There comes a time in all of our careers that we need to take a risk in business. Speaking from experience, as someone who tends to identify as risk-averse, I sometimes wish it was easier for me to take risks in business and in life.

Fortunately, running a business has forced me to face my fear of taking risks over and over again. First, there was that whole quitting my job thing to be a full-time blogger. Talk about taking a risk!

I’ve taken other risks in business as well, the most notable one being what I am now dubbing The Great Rebrand of 2015. I knew I needed a rebrand, I had no idea how I was going to pay for it. I went for it anyway.

Fast forward a year and a half  later and I’m making more money than ever. My site was also nominated as one of the best-designed personal finance blogs of the year.

In other words, the risk paid off.

Here are some of the ways to tell whether or not it’s time for you to take a risk in business.

Your gut is screaming at you.

When it comes to taking a risk, my intuition is usually pretty spot on.

My intuition in business is one of my super powers. I’ve been very blessed with a very loud and persistent gut instinct. (Granted, I’m sure years of practicing yoga and meditation has helped me become a little more in tune with it.)

When it was time for The Great Rebrand of 2015, my gut wouldn’t leave me alone. I had a nagging feeling that I needed to do this. Every day for months, there was this thought in the back of my mind that I needed to drop half the ideas I had for my business and focus on a rebrand first.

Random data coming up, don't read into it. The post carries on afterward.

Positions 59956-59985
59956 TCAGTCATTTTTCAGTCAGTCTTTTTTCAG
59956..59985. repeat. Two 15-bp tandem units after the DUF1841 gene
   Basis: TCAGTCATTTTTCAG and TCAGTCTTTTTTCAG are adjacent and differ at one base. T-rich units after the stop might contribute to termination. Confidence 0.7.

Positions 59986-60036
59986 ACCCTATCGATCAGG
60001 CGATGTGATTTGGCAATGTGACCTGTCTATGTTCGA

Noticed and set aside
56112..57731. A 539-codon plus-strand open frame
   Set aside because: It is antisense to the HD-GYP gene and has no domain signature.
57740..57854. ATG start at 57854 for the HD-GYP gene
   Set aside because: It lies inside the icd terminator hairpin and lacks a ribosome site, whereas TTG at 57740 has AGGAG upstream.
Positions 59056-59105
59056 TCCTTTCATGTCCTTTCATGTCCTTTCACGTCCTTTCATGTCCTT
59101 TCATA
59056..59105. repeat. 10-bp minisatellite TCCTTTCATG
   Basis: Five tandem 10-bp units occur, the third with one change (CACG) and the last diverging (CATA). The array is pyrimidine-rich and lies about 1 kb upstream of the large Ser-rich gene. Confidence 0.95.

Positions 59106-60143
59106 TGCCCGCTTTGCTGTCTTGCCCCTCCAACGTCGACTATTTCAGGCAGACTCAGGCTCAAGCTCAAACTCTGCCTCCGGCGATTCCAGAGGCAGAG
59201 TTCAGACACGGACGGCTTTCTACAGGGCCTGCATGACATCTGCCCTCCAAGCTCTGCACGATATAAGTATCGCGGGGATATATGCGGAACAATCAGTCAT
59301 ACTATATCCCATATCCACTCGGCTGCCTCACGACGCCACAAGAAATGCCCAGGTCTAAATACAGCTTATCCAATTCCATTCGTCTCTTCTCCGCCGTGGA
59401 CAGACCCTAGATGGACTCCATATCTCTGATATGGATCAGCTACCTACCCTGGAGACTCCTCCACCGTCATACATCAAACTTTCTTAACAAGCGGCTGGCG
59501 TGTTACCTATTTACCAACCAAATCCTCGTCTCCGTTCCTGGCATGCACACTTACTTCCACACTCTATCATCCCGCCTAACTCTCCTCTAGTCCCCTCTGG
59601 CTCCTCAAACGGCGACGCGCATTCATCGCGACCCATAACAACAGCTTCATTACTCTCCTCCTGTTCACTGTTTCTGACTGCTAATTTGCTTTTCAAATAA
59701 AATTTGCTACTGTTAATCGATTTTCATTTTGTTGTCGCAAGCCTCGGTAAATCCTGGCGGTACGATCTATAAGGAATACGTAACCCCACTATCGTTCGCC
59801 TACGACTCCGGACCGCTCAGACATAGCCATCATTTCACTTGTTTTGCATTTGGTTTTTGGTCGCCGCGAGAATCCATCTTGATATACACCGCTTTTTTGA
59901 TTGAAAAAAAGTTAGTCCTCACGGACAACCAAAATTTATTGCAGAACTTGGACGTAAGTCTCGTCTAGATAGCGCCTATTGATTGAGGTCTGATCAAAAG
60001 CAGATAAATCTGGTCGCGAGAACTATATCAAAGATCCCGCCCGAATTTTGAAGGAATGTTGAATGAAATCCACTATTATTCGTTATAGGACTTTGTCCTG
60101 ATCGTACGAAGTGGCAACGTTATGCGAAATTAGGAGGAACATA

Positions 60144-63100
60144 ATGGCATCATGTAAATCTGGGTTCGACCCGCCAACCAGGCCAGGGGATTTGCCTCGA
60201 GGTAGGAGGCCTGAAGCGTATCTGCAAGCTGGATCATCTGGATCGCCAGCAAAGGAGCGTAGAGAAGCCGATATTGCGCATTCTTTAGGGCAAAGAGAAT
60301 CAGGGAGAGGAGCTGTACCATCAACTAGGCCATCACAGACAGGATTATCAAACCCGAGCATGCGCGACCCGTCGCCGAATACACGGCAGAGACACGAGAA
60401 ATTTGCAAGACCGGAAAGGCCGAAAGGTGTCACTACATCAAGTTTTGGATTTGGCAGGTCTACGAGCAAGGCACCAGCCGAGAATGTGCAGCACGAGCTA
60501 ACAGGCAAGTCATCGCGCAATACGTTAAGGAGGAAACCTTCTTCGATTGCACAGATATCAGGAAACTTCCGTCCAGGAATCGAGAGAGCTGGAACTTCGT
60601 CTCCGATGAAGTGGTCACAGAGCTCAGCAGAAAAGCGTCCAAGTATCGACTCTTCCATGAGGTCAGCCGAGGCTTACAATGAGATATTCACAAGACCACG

You can see yourself pulling it off.

I may not have known exactly how I was going to pay for a rebrand (and upgrading all the back-end systems at the same time), but I could see myself pulling it off. I knew things would be tight for a while (and they were), but I also believed that if I just came out the other side of it then I’d be fine.

Note, this is far different than wishing you could pull something off. I had money coming in. I had client work. I just needed to trust myself in figuring out how to use that money to pay for a rebrand on top of the regular operating expenses.

If you can accept responsibility if it doesn’t work out.

When we take a risk in business, it’s very easy to be afraid of failing. This fear usually keeps people from acting.

I’ve found that the solution to this is to play out the worst case scenario in your head. If you know what the worst case scenario is you’ll either realize it’s not that bad or you can come up with a Plan B.

In my case, the worst case scenario was I would have to accept the responsibility of taking on debt. While it’s not exactly what I wanted, it’s not the worst thing in the world. Once I realized that, I knew I had to go for it and take a risk with my rebrand.

Have you taken a risk in business? How did you know it was time? Share in the comments and let us know.



Amanda Abella is a full-time writer who specializes in online business and finance. She's also an online business coach and the Amazon best-selling author of Make Money Your Honey.

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